I don’t normally talk about new books in general because, frankly, so many people already do such a good job of previewing the week’s new releases, but there were a couple of graphic novels hitting the shelves this week I wanted to mention, despite the fact that I didn’t actually buy them today.
First, recent Doug Wright Award winner for Best Book, The Magical Life of Long Tack Sam, made it into comic shops this week, which makes for nice timing to capitalize on the award and attendant press. I’d highly recommend it; here’s what I wrote about it back in January, if you’re interested.
This week DC also finally released a trade collection of Millennium, their 20-year-old kinda sorta version of Secret Invasion (a story of a hostile alien force infiltrating and impersonating the lives of the world’s superheroes). I imagine they released it now to take the piss out of Marvel (the cover even features a riff on SI “Who Do You Trust?” tagline). Common consensus seems to be that Millennium wasn’t very good, and, having been re-reading it (and posting about it) for the last few months, I can’t really argue with that common consensus. However, I think these sorts of stories are always of some value to fans of their respective universes/companies, as they offer a sort of state of the universe address (that is, this is what the DCU was like in 1988). Plus, it’s got Ian Gibson drawing the whole damn DCU, and his art has apparently been re-colored to conform with today’s higher standards.
Anyway, let’s get on with this week’s Big Two super-comics…
Action Comics #868 (DC Comics) Here’s that Superman tentacle mouth-rape scene some of you have apparently been demanding, sickos.
Batman #679 (DC) Between Animal Man, The Invisibles, even 52 and Final Crisis, Grant Morrison developed a reputation for metafictive comics; comics about comics, their readers and writers and characters and the way they interact with various levels of reality.
So is it possible that maybe, just maybe, Tony Daniel’s pencil art is this bad on purpose? “Batman R.I.P.,” of which this issue is the fourth chapter of, is about Batman having been “turned off” through a sort of post-hypnotic suggestion, and then turning himself back on through his own post-hypnotic suggestion he had in place just in case anyone ever turned off his Batman switch. (Also, there’s some drugs involved). Now he’s wearing a homemade red, yellow and purple Bat costume, talking to gargoyles, and getting advice from some version of Bat-Mite only he can see (which he calls “Might” and “old chum,” alternately). So clearly there’s some craziness involved.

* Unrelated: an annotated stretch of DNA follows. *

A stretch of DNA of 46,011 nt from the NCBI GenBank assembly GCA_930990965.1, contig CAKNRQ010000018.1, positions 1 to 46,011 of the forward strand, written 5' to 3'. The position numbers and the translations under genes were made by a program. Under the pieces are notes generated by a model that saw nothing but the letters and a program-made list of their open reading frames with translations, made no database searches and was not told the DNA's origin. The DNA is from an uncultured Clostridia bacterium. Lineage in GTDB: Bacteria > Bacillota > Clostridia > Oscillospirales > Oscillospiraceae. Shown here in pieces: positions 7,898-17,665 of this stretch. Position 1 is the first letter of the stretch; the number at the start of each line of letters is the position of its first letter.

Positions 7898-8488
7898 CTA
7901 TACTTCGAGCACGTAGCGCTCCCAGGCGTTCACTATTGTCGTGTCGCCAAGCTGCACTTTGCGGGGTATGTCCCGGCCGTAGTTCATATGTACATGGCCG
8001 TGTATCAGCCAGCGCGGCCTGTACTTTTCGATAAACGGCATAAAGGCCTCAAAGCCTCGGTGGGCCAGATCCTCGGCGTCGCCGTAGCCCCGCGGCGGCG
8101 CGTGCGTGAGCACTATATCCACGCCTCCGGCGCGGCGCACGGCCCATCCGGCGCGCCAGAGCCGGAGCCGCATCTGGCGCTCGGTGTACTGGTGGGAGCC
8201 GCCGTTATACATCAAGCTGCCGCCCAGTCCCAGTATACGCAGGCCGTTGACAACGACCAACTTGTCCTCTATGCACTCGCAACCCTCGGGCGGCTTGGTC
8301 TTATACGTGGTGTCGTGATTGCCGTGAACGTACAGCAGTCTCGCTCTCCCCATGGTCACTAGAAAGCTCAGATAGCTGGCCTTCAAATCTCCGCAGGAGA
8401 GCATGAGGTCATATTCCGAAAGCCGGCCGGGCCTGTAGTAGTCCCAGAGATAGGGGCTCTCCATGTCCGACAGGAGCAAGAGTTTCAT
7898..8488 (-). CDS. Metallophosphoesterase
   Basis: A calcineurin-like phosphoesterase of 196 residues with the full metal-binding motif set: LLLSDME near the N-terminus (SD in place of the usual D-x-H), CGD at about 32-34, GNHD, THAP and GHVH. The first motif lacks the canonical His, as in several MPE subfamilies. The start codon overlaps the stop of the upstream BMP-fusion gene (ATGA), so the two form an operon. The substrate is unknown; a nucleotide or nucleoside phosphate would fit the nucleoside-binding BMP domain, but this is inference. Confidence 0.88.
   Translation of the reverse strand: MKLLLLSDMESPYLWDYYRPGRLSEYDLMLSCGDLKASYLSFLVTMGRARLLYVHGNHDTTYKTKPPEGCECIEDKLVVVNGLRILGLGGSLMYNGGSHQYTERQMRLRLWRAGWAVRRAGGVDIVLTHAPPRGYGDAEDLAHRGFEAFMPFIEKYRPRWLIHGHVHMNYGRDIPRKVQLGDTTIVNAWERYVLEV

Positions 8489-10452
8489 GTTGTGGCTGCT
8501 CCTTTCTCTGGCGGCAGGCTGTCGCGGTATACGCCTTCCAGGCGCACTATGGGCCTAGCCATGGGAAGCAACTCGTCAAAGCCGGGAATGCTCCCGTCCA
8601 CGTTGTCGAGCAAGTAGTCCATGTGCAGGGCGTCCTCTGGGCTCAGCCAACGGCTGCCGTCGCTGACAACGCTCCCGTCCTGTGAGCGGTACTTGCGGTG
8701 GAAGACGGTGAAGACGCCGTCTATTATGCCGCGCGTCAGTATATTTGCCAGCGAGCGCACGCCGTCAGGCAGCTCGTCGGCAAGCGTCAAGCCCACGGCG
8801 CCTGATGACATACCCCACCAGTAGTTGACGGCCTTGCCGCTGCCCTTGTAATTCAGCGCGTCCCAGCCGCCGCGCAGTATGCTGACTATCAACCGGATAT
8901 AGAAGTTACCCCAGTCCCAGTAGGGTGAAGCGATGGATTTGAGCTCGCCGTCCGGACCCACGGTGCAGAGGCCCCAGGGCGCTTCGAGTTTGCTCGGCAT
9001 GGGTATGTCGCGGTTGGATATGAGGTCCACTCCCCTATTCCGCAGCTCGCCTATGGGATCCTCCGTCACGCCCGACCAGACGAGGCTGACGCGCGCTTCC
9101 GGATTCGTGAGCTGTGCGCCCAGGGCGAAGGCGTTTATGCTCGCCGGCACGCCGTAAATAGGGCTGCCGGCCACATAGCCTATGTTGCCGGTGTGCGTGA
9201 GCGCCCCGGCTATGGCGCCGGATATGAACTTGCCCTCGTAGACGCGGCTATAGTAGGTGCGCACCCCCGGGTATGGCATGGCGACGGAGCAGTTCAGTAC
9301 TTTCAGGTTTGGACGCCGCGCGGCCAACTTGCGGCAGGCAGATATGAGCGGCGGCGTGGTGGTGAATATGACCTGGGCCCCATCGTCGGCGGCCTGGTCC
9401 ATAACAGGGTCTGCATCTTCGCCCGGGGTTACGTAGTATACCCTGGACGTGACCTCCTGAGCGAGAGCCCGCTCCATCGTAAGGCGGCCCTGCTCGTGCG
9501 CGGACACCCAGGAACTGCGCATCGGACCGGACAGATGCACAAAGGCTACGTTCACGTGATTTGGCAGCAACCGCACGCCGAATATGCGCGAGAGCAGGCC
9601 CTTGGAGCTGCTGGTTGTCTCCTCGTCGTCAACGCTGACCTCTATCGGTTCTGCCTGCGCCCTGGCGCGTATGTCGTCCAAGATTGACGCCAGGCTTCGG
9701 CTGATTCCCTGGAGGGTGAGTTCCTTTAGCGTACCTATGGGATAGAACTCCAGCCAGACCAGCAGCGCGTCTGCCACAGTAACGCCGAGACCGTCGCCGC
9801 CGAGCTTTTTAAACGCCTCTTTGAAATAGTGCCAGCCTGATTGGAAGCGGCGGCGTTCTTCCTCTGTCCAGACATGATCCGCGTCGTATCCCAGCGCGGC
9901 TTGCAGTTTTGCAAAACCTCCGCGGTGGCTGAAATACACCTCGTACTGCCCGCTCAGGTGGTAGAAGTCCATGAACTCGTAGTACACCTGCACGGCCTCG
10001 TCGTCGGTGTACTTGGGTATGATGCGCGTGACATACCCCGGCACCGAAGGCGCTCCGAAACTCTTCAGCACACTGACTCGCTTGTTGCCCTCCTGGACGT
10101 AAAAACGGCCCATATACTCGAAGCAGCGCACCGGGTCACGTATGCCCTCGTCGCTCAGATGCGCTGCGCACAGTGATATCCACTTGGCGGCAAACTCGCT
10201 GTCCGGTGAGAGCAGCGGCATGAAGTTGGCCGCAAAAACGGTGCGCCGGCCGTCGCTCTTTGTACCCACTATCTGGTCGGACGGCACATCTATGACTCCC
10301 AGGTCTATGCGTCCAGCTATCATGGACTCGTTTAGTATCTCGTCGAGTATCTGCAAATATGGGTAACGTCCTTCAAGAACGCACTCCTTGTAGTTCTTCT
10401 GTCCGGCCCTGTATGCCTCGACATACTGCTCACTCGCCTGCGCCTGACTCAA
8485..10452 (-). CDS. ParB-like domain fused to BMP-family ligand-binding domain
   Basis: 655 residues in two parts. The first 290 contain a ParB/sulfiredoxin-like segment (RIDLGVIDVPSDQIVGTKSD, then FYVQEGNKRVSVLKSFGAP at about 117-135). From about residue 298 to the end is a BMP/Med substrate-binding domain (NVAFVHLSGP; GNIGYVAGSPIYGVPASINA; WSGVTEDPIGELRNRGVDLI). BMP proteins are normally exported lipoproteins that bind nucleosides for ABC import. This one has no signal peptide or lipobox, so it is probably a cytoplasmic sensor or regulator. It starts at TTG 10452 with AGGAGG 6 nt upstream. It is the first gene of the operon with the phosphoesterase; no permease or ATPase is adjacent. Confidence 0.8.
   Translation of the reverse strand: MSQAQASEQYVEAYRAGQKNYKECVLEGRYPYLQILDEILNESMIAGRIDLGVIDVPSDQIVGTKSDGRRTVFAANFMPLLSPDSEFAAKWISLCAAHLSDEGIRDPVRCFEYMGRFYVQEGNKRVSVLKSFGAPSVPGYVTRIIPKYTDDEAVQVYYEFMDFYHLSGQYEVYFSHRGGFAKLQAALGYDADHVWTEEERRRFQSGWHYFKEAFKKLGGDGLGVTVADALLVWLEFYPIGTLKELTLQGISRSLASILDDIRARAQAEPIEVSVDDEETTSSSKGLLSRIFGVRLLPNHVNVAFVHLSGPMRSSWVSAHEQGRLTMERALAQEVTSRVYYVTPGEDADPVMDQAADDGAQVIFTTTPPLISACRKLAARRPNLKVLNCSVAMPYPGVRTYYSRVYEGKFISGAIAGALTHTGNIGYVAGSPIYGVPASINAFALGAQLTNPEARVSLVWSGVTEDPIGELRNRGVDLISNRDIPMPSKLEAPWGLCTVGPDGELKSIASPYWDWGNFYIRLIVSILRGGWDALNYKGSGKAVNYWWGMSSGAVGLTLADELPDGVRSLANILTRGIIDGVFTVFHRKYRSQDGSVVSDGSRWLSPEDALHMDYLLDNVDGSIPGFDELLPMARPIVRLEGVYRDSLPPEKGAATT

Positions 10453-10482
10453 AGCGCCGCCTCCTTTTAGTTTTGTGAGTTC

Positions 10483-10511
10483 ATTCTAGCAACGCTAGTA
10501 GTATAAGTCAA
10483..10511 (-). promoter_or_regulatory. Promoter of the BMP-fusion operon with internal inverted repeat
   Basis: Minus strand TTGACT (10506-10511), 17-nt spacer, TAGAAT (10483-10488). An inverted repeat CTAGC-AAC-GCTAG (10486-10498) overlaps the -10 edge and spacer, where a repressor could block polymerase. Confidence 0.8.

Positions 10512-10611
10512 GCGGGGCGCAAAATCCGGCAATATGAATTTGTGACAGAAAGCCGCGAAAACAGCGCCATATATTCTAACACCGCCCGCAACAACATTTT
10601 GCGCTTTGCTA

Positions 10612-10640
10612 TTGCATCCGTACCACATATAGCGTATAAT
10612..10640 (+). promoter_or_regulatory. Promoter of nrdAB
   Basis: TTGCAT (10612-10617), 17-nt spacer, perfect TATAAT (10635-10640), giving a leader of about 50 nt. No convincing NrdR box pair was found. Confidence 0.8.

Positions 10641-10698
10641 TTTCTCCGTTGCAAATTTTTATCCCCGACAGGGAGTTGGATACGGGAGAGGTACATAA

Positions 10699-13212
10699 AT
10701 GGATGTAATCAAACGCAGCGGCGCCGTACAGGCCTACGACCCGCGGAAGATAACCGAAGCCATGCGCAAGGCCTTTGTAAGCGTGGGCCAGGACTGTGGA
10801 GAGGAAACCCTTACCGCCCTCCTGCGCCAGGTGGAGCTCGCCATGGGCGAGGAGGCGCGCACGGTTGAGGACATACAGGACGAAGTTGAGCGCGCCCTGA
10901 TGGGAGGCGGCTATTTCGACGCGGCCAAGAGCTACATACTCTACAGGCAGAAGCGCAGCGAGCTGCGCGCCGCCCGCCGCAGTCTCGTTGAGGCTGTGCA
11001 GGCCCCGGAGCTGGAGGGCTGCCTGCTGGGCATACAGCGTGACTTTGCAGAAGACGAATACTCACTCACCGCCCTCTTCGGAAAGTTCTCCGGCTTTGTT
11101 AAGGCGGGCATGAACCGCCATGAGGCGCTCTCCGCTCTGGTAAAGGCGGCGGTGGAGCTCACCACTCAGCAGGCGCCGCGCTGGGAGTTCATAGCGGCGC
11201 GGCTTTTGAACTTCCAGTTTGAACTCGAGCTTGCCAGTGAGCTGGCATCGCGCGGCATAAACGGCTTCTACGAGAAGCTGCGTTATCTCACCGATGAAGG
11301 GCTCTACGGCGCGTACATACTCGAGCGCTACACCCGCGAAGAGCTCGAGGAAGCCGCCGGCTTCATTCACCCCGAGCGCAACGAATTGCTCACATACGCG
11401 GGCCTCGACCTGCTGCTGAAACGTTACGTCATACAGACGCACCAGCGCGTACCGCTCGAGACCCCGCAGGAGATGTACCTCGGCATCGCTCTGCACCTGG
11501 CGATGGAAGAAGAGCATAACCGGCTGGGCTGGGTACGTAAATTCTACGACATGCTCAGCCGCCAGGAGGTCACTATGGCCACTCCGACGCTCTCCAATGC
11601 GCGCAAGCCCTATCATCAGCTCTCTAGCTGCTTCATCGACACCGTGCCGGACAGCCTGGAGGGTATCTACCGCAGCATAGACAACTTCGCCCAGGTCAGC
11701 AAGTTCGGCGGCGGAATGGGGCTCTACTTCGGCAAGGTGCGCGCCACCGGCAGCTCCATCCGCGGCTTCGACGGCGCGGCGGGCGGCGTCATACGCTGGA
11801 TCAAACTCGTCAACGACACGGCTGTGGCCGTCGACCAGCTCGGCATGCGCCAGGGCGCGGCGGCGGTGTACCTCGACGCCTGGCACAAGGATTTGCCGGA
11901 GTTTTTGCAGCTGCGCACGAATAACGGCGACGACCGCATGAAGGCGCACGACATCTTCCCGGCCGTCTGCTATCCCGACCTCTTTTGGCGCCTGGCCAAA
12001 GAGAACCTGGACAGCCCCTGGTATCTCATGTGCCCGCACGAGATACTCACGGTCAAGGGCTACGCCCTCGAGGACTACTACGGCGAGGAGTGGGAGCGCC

Could the fact that the spatial relations of the characters on pages two and three warp dramatically from panel to panel be due not to Daniel simply being not very good, but to the fact that Morrison and Daniel want we as readers to feel confused and on edge, like the protagonist?
I mean, in the second panel the two thugs are about a foot apart, in the second one they’re twenty feet apart. In the third panel, Batman shatters a blood stained baseball bat over a thug’s face, and yet neither of their faces seem to be gushing significant amounts of blood.
In panel two, said thug has a sharp, pointed nose pointing down, and four rings plus a barbell in his lip and eyebrow; in panel four, his nose is an entirely different shape (did Batman hit him so hard he gave him an instant nose job?), and knocks nine piercings out of his face.
Are we readers supposed to doubt the fact that the world makes sense like we thought it did—DC wouldn’t really hire this guy who hasn’t even mastered mis en scene 101 for a Grant Morrison Batman story would they?!—in the same way that Batman doesn’t know what’s going on in his world?